At least one long-term symptom seen in 37% of COVID-19 patients – study

(Reuters) – At least one long-term COVID-19 symptom has been found in 37% of patients three to six months after becoming infected with the virus, a large study from the University of Oxford and the National showed on Wednesday Institute for Health Research.

The most common symptoms included breathing problems, fatigue, pain and anxiety, said University of Oxford, after investigating symptoms in more than 270,000 people recovering from COVID-19 .

Symptoms were more common in people who had previously been hospitalized with COVID-19 and were slightly more common in women, according to the study.

The study did not provide any detailed cause for the long-lasting symptoms of COVID, their severity, or how long they might last.

However, he said older people and men had more difficulty breathing and cognitive problems, while young people and women had more headaches, abdominal symptoms, and anxiety or depression.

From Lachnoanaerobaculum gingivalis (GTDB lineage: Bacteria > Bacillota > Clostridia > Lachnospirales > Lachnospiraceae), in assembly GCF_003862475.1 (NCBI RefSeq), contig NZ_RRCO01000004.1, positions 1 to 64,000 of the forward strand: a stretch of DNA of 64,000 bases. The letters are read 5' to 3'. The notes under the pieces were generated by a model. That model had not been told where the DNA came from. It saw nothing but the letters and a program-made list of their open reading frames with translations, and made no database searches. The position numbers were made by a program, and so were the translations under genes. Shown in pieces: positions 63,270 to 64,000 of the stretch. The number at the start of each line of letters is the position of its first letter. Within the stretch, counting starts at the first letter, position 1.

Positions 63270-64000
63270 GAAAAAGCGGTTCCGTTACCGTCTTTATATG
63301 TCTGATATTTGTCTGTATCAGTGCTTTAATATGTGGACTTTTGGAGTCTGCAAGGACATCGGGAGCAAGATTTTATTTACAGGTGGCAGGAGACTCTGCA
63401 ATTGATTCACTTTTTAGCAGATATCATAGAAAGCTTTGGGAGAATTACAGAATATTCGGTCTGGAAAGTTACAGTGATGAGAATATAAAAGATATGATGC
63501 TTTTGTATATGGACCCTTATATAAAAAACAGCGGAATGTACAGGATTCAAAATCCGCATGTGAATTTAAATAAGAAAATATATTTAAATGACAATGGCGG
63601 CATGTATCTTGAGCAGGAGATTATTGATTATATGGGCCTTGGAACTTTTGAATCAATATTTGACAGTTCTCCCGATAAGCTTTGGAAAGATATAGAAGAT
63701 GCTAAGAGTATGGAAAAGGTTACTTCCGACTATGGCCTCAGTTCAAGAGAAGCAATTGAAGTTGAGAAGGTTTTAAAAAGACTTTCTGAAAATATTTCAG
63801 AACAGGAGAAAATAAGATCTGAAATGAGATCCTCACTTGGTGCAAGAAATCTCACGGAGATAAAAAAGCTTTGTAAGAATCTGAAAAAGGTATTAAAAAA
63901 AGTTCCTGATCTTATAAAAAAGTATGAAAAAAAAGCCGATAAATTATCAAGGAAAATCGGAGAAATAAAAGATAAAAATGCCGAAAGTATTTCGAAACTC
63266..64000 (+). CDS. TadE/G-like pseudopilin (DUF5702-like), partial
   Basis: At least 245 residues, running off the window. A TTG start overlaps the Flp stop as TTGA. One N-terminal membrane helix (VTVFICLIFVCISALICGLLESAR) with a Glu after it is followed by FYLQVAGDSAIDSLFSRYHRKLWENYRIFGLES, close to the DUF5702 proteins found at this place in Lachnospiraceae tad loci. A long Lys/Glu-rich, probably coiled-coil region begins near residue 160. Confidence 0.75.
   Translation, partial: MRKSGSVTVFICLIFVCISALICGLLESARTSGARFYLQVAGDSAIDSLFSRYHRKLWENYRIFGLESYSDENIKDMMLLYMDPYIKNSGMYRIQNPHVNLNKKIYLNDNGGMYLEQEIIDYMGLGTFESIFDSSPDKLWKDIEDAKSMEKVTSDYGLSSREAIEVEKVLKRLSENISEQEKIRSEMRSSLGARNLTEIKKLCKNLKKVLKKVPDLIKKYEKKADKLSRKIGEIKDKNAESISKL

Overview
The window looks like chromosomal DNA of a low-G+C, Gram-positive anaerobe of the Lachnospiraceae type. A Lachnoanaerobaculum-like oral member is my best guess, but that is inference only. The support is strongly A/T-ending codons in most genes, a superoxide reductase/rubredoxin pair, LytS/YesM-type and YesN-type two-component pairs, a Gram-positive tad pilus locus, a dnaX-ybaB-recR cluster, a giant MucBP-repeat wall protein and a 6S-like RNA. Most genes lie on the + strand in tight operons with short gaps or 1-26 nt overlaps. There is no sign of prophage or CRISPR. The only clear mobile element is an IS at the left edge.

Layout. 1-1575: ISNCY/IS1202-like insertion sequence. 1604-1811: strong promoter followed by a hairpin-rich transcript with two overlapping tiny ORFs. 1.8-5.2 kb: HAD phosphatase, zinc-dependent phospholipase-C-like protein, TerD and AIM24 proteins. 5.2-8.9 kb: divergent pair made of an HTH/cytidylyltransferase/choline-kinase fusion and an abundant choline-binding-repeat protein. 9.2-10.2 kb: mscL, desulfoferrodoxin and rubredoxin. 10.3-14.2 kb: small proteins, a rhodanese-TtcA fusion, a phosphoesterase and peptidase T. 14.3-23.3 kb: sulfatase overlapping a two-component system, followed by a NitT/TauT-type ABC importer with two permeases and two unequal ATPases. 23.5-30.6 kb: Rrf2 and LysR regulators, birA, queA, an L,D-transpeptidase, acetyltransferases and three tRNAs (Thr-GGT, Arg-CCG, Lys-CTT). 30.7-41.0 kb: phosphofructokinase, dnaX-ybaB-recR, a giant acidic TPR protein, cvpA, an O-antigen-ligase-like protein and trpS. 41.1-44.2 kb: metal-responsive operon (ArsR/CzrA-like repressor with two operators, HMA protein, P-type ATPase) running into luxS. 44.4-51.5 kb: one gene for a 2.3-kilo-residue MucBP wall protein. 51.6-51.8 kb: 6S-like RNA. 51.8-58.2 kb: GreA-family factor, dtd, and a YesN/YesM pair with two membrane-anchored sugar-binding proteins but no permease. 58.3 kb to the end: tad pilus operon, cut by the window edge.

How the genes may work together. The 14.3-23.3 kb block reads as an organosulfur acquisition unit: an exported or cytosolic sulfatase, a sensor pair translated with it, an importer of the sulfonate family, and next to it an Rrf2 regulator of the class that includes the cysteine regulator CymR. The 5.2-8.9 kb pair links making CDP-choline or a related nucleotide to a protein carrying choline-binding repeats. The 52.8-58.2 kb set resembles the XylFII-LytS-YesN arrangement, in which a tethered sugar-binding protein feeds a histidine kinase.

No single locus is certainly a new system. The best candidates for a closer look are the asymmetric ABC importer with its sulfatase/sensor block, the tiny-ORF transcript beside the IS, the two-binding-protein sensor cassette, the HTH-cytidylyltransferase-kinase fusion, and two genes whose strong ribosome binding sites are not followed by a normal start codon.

“We need to identify the mechanisms underlying the various symptoms that can affect survivors,” said Paul Harrison, professor at the University of Oxford, who led the study.

“This information will be essential if the long-term health consequences of COVID-19 are to be avoided or treated effectively,” added Harrison.

(Reporting by Tapanjana Rudra in Bangalore; Editing by Anil D’Silva)

Previous Digital Medicine Society's Virtual First Aid Initiative IMPACT Launches Toolkit for Payer Virtual First Aid Contracts
Next BBC royalty-payer ready to go to jail for paying broadcaster "Can watch free then" | United Kingdom | New